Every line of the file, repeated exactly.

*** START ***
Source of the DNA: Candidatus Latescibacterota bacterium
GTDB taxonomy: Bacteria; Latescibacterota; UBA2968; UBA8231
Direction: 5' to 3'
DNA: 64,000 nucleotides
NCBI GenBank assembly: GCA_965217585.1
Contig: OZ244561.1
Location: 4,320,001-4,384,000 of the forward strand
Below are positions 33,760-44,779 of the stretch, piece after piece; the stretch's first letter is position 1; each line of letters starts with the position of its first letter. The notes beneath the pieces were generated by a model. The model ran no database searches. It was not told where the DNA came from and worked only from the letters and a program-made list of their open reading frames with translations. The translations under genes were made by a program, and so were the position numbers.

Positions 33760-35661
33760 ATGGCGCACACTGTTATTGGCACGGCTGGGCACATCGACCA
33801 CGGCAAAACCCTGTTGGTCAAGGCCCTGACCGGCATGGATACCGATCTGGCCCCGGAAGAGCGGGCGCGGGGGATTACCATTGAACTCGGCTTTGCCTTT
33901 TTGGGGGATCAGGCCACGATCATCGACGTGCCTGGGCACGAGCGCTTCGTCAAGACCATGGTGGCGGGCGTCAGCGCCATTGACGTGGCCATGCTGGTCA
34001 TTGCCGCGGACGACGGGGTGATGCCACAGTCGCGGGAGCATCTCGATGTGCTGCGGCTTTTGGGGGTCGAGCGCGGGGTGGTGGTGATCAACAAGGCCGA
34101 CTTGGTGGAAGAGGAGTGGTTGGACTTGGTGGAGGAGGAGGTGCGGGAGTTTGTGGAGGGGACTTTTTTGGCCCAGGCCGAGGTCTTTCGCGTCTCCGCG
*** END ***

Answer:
Source of the DNA: Candidatus Latescibacterota bacterium
GTDB taxonomy: Bacteria; Latescibacterota; UBA2968; UBA8231
Direction: 5' to 3'
DNA: 64,000 nucleotides
NCBI GenBank assembly: GCA_965217585.1
Contig: OZ244561.1
Location: 4,320,001-4,384,000 of the forward strand
Below are positions 33,760-44,779 of the stretch, piece after piece; the stretch's first letter is position 1; each line of letters starts with the position of its first letter. The notes beneath the pieces were generated by a model. The model ran no database searches. It was not told where the DNA came from and worked only from the letters and a program-made list of their open reading frames with translations. The translations under genes were made by a program, and so were the position numbers.

Positions 33760-35661
33760 ATGGCGCACACTGTTATTGGCACGGCTGGGCACATCGACCA
33801 CGGCAAAACCCTGTTGGTCAAGGCCCTGACCGGCATGGATACCGATCTGGCCCCGGAAGAGCGGGCGCGGGGGATTACCATTGAACTCGGCTTTGCCTTT
33901 TTGGGGGATCAGGCCACGATCATCGACGTGCCTGGGCACGAGCGCTTCGTCAAGACCATGGTGGCGGGCGTCAGCGCCATTGACGTGGCCATGCTGGTCA
34001 TTGCCGCGGACGACGGGGTGATGCCACAGTCGCGGGAGCATCTCGATGTGCTGCGGCTTTTGGGGGTCGAGCGCGGGGTGGTGGTGATCAACAAGGCCGA
34101 CTTGGTGGAAGAGGAGTGGTTGGACTTGGTGGAGGAGGAGGTGCGGGAGTTTGTGGAGGGGACTTTTTTGGCCCAGGCCGAGGTCTTTCGCGTCTCCGCG